There’s a book, Off Broadway Musicals, 1910-2007, and my Such Good Friends is in it, and the title got me thinking: That must be a sad book. If you read it from start to finish, you might see the growth of Manhattan’s less-than-500-seat houses as places where interesting work emerged. By the 1960s, the Less Great Less White Way was a laboratory for bold experiments, works that broke with tradition, such as The Fantasticks and Man of La Mancha. True, that last one migrated to Broadway, but there have been times in which such a move hasn’t been the ultimate goal. And it’s there you get some fascinating smaller shows, meant to be heard in a pint-size house. By the 1980s, The Shubert Organization joined the fray, producing Little Shop of Horrors – slight spoiler alert: the plant grew all around the walls, enveloping the audience – and Sondheim launched Sunday in the Park With George and Assassins at Playwrights Horizons.
And then – the thing I find sad – it all sort of came to a halt. A variety of financial obstacles made it less and less likely that new work would be done in that downtown incubator. New York, which had always been the city that contained the most musical theatre writers, became the locale least likely to do new or avant garde work. I’m not expert enough to know who to blame for this, but think about what happened to downtown real estate. Another likely culprit: the outrageous rates charged by The New York Times for listing space in their arts section. And as the community of producers changed, risk-averseness spread like a plague.
In time for the season, I bring you good cheer. Off-Broadway, I’m gradually noticing, has been putting on a number of new musicals in recent years. The Fortress of Solitude, Here Lies Love, Natasha, Pierre & The Great Comet of 1812, Murder For Two, the huge quantity of musicals by the amazingly prolific Michael John LaChiusa. I can’t tell you whether anybody’s making a profit, but, the fact that a show has gotten produced in New York has positive implications. You see, there are regional theatres that frequently market off-Broadway shows as if they’ve been on The Street. Yes, that’s incorrect, and may even be a deliberate lie. But, for writers, the upshot is that your show needn’t actually play on Broadway to get itself known, to have a future life. A good thing for us, as long as off-Broadway continues to do new shows.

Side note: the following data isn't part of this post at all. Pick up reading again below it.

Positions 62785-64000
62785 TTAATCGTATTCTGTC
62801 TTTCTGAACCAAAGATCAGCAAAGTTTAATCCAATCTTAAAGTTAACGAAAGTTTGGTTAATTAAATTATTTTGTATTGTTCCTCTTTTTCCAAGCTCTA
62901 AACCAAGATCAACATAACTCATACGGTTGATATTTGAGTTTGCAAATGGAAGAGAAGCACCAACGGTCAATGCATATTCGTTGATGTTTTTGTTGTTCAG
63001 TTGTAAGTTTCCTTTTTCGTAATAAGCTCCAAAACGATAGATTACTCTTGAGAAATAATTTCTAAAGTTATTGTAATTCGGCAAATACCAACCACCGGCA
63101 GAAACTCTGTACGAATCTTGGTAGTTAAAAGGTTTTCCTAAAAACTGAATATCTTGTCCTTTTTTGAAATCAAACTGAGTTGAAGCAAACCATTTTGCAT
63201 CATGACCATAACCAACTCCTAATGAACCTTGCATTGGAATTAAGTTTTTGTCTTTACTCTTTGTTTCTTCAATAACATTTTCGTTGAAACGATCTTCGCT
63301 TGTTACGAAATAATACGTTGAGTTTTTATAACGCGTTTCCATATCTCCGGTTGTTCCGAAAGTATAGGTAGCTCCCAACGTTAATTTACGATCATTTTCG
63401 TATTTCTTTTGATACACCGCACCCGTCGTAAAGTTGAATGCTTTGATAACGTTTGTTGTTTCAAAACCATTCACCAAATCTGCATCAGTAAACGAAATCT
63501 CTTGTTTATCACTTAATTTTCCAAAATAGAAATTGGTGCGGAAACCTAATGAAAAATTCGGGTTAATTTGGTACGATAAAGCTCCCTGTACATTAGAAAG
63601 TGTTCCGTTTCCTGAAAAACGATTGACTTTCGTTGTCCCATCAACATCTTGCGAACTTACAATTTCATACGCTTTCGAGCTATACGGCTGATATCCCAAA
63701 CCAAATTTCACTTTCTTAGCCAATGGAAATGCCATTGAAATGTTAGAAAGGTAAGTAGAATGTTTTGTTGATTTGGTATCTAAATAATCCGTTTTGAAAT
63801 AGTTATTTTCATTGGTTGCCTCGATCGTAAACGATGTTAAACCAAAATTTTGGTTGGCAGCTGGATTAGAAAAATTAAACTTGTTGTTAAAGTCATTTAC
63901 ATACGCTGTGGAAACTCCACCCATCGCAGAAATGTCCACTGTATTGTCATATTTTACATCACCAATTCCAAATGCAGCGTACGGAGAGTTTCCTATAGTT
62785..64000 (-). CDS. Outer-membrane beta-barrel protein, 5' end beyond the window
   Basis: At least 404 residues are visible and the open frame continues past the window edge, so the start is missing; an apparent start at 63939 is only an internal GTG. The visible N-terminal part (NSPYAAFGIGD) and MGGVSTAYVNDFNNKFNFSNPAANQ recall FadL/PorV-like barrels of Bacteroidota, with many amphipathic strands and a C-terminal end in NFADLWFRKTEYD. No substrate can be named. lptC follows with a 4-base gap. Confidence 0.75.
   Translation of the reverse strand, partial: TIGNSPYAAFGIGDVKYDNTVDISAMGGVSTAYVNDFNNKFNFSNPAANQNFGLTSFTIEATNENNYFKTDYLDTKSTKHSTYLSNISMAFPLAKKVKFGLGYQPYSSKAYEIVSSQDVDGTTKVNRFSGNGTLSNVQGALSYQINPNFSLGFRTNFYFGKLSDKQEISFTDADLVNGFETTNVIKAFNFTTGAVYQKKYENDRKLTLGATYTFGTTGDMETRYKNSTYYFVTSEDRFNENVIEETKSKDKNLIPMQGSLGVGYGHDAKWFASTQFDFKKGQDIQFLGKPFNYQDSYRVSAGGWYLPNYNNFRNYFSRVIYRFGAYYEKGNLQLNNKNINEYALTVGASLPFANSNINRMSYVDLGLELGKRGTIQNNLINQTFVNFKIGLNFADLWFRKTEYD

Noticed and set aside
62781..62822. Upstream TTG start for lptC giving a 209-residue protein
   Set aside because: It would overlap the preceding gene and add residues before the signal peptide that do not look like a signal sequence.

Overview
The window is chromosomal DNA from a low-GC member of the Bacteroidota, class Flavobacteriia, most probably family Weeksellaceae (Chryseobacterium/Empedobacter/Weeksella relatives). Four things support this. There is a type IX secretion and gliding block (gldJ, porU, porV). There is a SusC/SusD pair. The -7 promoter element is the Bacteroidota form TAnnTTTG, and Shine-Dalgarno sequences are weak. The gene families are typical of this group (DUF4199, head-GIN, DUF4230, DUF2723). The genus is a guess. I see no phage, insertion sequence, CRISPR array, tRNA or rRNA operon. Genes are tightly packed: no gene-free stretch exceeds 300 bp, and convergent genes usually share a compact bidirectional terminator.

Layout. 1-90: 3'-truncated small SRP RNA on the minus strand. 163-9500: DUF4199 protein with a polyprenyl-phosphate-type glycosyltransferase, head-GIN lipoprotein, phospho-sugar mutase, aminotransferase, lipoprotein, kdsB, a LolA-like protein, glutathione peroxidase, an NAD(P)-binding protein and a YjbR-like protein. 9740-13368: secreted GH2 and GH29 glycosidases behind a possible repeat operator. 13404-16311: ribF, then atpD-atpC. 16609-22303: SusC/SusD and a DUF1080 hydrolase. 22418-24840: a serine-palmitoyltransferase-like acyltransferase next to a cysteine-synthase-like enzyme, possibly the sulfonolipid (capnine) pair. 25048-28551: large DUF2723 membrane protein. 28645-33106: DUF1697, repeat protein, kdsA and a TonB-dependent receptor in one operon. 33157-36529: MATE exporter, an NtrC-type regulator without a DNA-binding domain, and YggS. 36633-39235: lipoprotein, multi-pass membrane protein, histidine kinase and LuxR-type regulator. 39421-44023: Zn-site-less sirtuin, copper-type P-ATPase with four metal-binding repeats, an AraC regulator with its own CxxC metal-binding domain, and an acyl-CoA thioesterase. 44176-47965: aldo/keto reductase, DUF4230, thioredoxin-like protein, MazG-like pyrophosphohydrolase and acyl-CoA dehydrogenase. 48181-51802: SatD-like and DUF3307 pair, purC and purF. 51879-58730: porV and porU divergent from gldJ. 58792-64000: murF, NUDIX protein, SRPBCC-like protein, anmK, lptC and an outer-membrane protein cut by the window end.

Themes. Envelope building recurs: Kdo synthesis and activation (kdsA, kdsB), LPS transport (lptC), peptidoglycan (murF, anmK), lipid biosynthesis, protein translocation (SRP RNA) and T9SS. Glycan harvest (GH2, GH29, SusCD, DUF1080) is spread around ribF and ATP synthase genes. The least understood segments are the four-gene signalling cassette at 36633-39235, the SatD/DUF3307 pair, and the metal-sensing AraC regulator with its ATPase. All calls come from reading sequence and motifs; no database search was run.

Many times, or most often, the new musicals are being done in not-for-profit or non-commercial theatres. If a company has raised enough money to pursue a mission of presenting new musicals, then ticket sales paying for the whole production might not be as big an issue as it once was. A friend of mine is currently in Gigantic, produced by The Vineyard at The Acorn. (I know, this sounds confusing, but The Acorn is an off-Broadway house you can rent and The Vineyard, which has produced such hysterical shows as Avenue Q and Billy & Ray, has its own theatre near Union Square, but isn’t doing Gigantic there. I know: still confusing. Let’s move on.) That has a cast of fifteen and a limited run. For many years, writers have been advised to limit their cast sizes, but this one is all about going overboard in more ways than one.
Another issue comes to mind: the off-Broadway musical can be experimental, but doesn’t have to be. There’s a wide stylistic range between Far From Heaven or The Great American Trailer Park Musical, and Adding Machine or Murder Ballad. There may have been a time when you had to be noticeably different to get your show done off-Broadway, but now it takes all kinds.
One thing that hasn’t changed (yet) is that the original cast recording is an absolute necessity. The way the decision-makers at theatres around the world are going to get to know your show is not by seeing it in its little house in New York, it’s by listening, hopefully in their cars, hopefully more than once. As advances (?) in technology change the way music is delivered, it’s not clear how much longer it will be necessary to find a record company to release an album. Right now, though, the expenses of recording necessitate a large investment in that all-important element that can lead to future profit. The way I see it: record sales themselves don’t account for much income, but a large number of productions might.
I’ve a current example on my mind, Heathers. This ran roughly four months off-Broadway in 2014, and I suspect they didn’t clean up there. (Cast size: 16) Given the high cost of making an album, I’m skeptical that record sales have more than covered the price. But, will the nation see many productions of Heathers in upcoming years? Very! I think it’s a foregone conclusion. Composer Lawrence O’Keefe writes big-cast shows about young people, and that’s led to countless mountings of Bat Boy and Legally Blonde. (Perversely, perhaps, I far prefer his lesser-known Cam Jansen and The Mice.)
I lack the knack O’Keefe has, for finding stories that troupes far and wide are eager to tell. And I don’t know how big a role commercial considerations should play in the shows you choose to write. But, when it comes time to find a place to play, it’s good to know good ol’ Off-Broadway might be open to the idea.